The sympathy of the world for the Finns in this dark hour is as unstinted as its admiration for their incredible heroism was and is. The memory of their gallantry will be imperishable, whatever the future may have in store. M. Tanner declared on Wednesday that Finland owed her downfall to her geographical isolation. That is part only of the truth. If Sweden had seen her way to adopt a different attitude Finland might have htn saved. That is said not in any spirit of reproach, but as a plain and relevant statement of simple fact. Britain and France were ready to send an expeditionary force of sufficient numbers to Finland if Norway and Sweden would give them passage, an act which would involve no urmeutral conduct in view of the provision made for precisely that contingency in the Covenant of the League of Nations, which Russia fully accepted till she was expelled from the League three months ago as a result of her attack on Finland. Nor was the Allies' proffer of help belated. It has always been known that they were ready to send troops if Sweden would agree, and the specific offer of some ten days ago was made in the hope that the value of it to Finland would enable her to persuade Sweden to co-operate to that extent in her defence. There will be no disposition here to pass judgement on Sweden. She was in an almost desperate situation. Germany had made it clear that she would attack if an Allied force appeared on Swedish soil (though not apparently if Sweden herself sent troops to Finland), and Scandinavia saw herself condemned to the role that Flanders filled in the last war. The help Sweden gave to Finland was substantial, and if she has saved herself by vetoing the one form of help that would have saved her neighbour it is for her and no one else to decide what sacrifice she was called on to make for Finland, and how far her interests are served by the destruction of the last barrier between her and Russia.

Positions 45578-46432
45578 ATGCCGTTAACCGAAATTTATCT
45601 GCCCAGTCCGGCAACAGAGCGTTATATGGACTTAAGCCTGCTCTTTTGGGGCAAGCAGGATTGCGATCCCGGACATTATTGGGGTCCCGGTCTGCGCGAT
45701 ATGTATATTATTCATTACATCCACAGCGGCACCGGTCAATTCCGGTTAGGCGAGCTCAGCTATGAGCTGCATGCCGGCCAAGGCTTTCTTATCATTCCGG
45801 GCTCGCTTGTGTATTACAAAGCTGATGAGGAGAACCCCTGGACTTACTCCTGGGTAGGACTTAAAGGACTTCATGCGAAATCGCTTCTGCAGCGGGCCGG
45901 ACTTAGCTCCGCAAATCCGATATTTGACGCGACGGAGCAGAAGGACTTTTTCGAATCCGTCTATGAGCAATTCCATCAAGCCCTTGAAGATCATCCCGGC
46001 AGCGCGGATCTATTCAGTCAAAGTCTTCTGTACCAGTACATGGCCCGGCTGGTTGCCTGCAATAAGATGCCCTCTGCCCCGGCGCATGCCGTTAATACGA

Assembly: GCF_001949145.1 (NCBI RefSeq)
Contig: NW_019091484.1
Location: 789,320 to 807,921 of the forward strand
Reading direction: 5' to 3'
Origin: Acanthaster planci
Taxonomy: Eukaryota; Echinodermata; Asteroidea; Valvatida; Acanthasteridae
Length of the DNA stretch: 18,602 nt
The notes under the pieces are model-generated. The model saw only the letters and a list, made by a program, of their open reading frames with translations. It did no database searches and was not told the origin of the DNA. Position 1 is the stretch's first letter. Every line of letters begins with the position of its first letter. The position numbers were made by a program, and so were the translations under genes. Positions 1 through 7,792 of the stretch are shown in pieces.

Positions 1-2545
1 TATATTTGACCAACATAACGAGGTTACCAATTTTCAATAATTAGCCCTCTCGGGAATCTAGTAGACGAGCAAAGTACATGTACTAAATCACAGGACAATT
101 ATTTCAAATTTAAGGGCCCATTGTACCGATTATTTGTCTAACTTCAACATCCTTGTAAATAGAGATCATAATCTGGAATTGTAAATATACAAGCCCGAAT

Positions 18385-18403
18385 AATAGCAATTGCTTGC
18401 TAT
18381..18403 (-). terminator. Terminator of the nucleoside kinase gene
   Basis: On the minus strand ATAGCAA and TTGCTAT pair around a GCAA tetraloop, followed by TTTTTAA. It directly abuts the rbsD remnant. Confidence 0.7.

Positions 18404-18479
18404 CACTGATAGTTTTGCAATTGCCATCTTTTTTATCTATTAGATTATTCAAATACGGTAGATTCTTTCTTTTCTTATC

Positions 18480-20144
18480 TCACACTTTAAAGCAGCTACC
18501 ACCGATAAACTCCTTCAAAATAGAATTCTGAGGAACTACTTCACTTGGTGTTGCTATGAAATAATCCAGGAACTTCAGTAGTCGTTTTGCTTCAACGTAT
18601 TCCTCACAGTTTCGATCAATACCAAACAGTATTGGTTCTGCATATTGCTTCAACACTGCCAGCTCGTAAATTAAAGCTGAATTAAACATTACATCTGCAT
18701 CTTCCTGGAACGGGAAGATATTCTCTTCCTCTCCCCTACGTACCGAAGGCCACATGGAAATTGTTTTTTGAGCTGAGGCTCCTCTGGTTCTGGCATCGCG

Every nation must necessarily and naturally consider the relation of the events in Finland to itself. For us the question is what bearing peace in Finland will have to the greater war in Europe. Germany's views on that are not concealed. It is as " a great victory for the FiIihrer," that a Wilhelmstrasse spokesman describes it, and so in one sense it is. While Russia was sacrificing men by the hundred thousand and expending petrol prodigally on the Karelian Front she had little attention and less material support to spare for Germany. Now, if she chooses, she can begin to develop that economic co- operation whose immense possibilities were hailed with such exhilaration by the German Press when the Russo- German agreement was concluded last August. If she chooses. The great question now is what Russia does choose, and the answer to that is by no means certain. She is unquestionably at the moment in Germany's debt, for it was German menaces alone which led Sweden to bar the way to the help which might have meant Fin- land's salvation and Russia's defeat. Germany will certainly not fail to lay emphasis on that fact at Moscow. But the result of German support of Russia is a little odd. Russia has achieved her purpose of making herself safe against attack in the Eastern Baltic. Attack by whom? Denmark and Sweden are hardly cut for the role of aggressors. In the Baltic Germany manifestly is the only foe. Demonstration of the need for protection against her is an interesting commentary on the agree- ment the two countries have contracted.

There are certain other points of interest. While Herr von Ribbentrop, according to credible reports, was intimating at Rome, particularly in the course of his interview with the Pope, that Germany's association with Russia was purely economic and in no way ideo- logical, voices in Moscow, not without their echoes it the British Press, were emphasising the exiguity of Russia's admiration for Germany and her desire to avoid unduly strained relations with Great Britain. In each case, no doubt, professions were being made for a specific purpose, but that does not of necessity invali- date them completely. The plain fact is that we have no means of judging what Russia's real intentions towards Germany are. What Germany wants from Russia is clear enough. It is by no means equally clear that she will get it. Russia, as has been said, is at the moment in Germany's debt, but debts are not invariably honoured, and Moscow has now no special need of Berlin's services. What the Russians want at the moment is peace. Finland has left them plenty of wounds to lick. Germany has been relieved of the fear of having to wage a campaign on another front. That is a definite gain to her, as her obvious fear of a northern campaign indi- cates. Whether there can be said to be a Russo-Ger- man orbit, into which Scandinavia will inevitably fall, it is much too soon to say.